How much money each golfer won at the U.S. Open at Torrey Pines

Rahm will take home a whopping $2.25 million for the win.

How much money each golfer won at the U.S. Open at Torrey Pines

It pays to play well in major championships, folks. Just ask this week’s winner, Jon Rahm.

It was a storybook day for Rahm as the 26-year-old Spaniard won the 121st U.S. Open at Torrey Pines in San Diego on Sunday evening, claiming his first major title at the same place he proposed to his wife and earned his first PGA Tour victory. Rahm made clutch birdies from 25 feet and 18 feet on his final two holes to take the clubhouse lead at 6 under and ultimately defeat 54-hole co-leader Louis Oosthuizen by one.

Here’s how much money each player earned this week at the U.S. Open.

U.S. Open: Leaderboard | Photos | Winner’s bag

Position Player Score Earnings
1 Jon Rahm -6 $2,250,000
2 Louis Oosthuizen -5 $1,350,000
3 Harris English -3 $829,084
T4 Guido Migliozzi -2 $498,176
T4 Brooks Koepka -2 $498,176
T4 Collin Morikawa -2 $498,176
T7 Branden Grace -1 $306,893
T7 Daniel Berger -1 $306,893
T7 Paul Casey -1 $306,893
T7 Xander Schauffele -1 $306,893
T7 Scottie Scheffler -1 $306,893
T7 Rory McIlroy -1 $306,893
T13 Francesco Molinari E $217,796
T13 Russell Henley E $217,796
T15 Patrick Cantlay 1 $177,279
T15 Kevin Streelman 1 $177,279
T15 Matthew Wolff 1 $177,279
T15 Mackenzie Hughes 1 $177,279
T19 Patrick Reed 2 $125,363
T19 Sergio Garcia 2 $125,363
T19 Charl Schwartzel 2 $125,363
T19 Brian Harman 2 $125,363
T19 Jordan Spieth 2 $125,363
T19 Justin Thomas 2 $125,363
T19 Dustin Johnson 2 $125,363
T26 Hideki Matsuyama 3 $87,941
T26 Rikuya Hoshino 3 $87,941
T26 Chris Baker 3 $87,941
T26 Martin Kaymer 3 $87,941
T26 Bryson DeChambeau 3 $87,941
T31 Patrick Rodgers 4 $71,030
T31 Dylan Wu 4 $71,030
T31 Joaquin Niemann 4 $71,030
T31 Christiaan Bezuidenhout 4 $71,030
T35 Edoardo Molinari 5 $57,696
T35 Robert MacIntyre 5 $57,696
T35 Adam Scott 5 $57,696
T35 Lanto Griffin 5 $57,696
T35 Sungjae Im 5 $57,696
T40 Wade Ormsby 6 $43,883
T40 Adam Hadwin 6 $43,883
T40 Chez Reavie 6 $43,883
T40 Si Woo Kim 6 $43,883
T40 J.T. Poston 6 $43,883
T40 Ian Poulter 6 $43,883
T46 Rick Lamb 7 $32,351
T46 Tom Hoge 7 $32,351
T46 Dylan Frittelli 7 $32,351
T46 Lee Westwood 7 $32,351
T50 Tommy Fleetwood 8 $27,738
T50 Rafa Cabrera Bello 8 $27,738
T50 Gary Woodland 8 $27,738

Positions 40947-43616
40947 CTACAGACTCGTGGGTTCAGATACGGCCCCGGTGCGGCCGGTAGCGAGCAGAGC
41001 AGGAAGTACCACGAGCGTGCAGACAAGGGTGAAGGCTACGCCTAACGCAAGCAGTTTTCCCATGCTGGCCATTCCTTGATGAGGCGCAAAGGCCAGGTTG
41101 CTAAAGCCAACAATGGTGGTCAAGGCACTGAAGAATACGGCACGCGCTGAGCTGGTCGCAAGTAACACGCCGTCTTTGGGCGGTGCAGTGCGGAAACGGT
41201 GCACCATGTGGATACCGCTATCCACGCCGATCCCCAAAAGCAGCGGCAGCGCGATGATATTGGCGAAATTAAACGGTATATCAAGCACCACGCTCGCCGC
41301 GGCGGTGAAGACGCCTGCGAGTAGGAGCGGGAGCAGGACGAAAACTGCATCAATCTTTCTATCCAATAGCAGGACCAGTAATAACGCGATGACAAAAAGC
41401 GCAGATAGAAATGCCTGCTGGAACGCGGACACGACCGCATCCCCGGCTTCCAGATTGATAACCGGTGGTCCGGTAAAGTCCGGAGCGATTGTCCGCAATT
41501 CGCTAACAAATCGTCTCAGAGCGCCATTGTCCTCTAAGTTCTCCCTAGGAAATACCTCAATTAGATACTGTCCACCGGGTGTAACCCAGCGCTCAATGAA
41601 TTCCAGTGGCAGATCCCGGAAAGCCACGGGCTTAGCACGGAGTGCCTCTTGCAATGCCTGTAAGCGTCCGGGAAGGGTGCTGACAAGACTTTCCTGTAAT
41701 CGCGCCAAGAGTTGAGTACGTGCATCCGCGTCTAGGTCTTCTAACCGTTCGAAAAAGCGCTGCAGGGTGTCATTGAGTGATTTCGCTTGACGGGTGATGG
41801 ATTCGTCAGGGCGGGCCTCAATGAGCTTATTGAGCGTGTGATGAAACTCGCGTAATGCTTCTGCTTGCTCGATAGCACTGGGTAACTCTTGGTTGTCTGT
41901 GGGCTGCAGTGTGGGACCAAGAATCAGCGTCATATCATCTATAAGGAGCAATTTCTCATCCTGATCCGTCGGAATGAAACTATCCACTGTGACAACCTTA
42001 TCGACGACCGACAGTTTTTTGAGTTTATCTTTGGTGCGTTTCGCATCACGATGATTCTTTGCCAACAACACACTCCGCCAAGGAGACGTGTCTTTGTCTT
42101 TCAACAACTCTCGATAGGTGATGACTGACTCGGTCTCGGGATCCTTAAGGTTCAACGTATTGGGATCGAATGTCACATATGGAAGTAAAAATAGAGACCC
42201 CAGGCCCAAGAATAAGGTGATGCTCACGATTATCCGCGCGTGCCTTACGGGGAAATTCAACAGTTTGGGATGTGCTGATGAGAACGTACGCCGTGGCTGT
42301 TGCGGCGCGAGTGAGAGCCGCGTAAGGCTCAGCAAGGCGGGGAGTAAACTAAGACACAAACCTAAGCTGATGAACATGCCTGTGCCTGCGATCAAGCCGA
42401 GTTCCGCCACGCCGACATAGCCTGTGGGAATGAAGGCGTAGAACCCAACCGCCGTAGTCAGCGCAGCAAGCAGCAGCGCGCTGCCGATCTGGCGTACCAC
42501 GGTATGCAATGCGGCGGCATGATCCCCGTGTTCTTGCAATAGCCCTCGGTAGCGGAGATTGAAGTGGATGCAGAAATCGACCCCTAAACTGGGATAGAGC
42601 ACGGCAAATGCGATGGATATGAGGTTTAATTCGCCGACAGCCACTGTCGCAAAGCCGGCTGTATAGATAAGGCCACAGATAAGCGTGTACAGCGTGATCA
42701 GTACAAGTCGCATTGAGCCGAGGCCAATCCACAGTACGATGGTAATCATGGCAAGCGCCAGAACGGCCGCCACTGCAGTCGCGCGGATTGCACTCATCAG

T50 Bubba Watson 8 $27,738
T50 Richard Bland 8 $27,738
T55 Kevin Kisner 9 $26,056
T55 Matt Fitzpatrick 9 $26,056
T57 Taylor Montgomery 10 $25,183
T57 Stewart Cink 10 $25,183
T57 Akshay Bhatia 10 $25,183
T57 Jhonattan Vegas 10 $25,183
T57 Charley Hoffman 10 $25,183
T62 Greyson Sigg 11 $24,310
T62 Phil Mickelson 11 $24,310
64 Marc Leishman 12 $23,936
T65 Matt Jones 13 $23,437
T65 Troy Merritt 13 $23,437
T65 Shane Lowry 13 $23,437
T68 Wilco Nienaber 14 $22,814
T68 Kyle Westmoreland 14 $22,814
T70 Fabián Gómez 19 $22,316
T70 Jimmy Walker 19 $22,316
Source : Golf Week More   

What's Your Reaction?

like
0
dislike
0
love
0
funny
0
angry
0
sad
0
wow
0

Next Article

Nelly Korda wins again in 2021, this time at Meijer LPGA Classic

This marked Nelly Korda's second win of the season and her fifth since turning pro in 2016.

Nelly Korda wins again in 2021, this time at Meijer LPGA Classic

BELMONT, Michigan — When Nelly Korda strolled down the 18th fairway Sunday afternoon with just a one-shot lead, she didn’t let the stress overwhelm her.

She composed herself, finished off the hole for birdie and earned a two-stroke win, finishing with a Meijer LPGA Classic tournament-record 25 under. She hasn’t always been able to do that. Before this week, she said she’d be liable to crumble under the stress a tight tournament can put on her shoulders.

“On Sundays when I’m in the final group, I forget to smile and laugh and I’m so zoned in on hitting these perfect shots and making sure I execute everything perfectly that when something is off just a little bit I get so angry at myself and so hard on myself,” Korda said. “Today I was like, Ok, we take it how it is and just enjoy the moment.”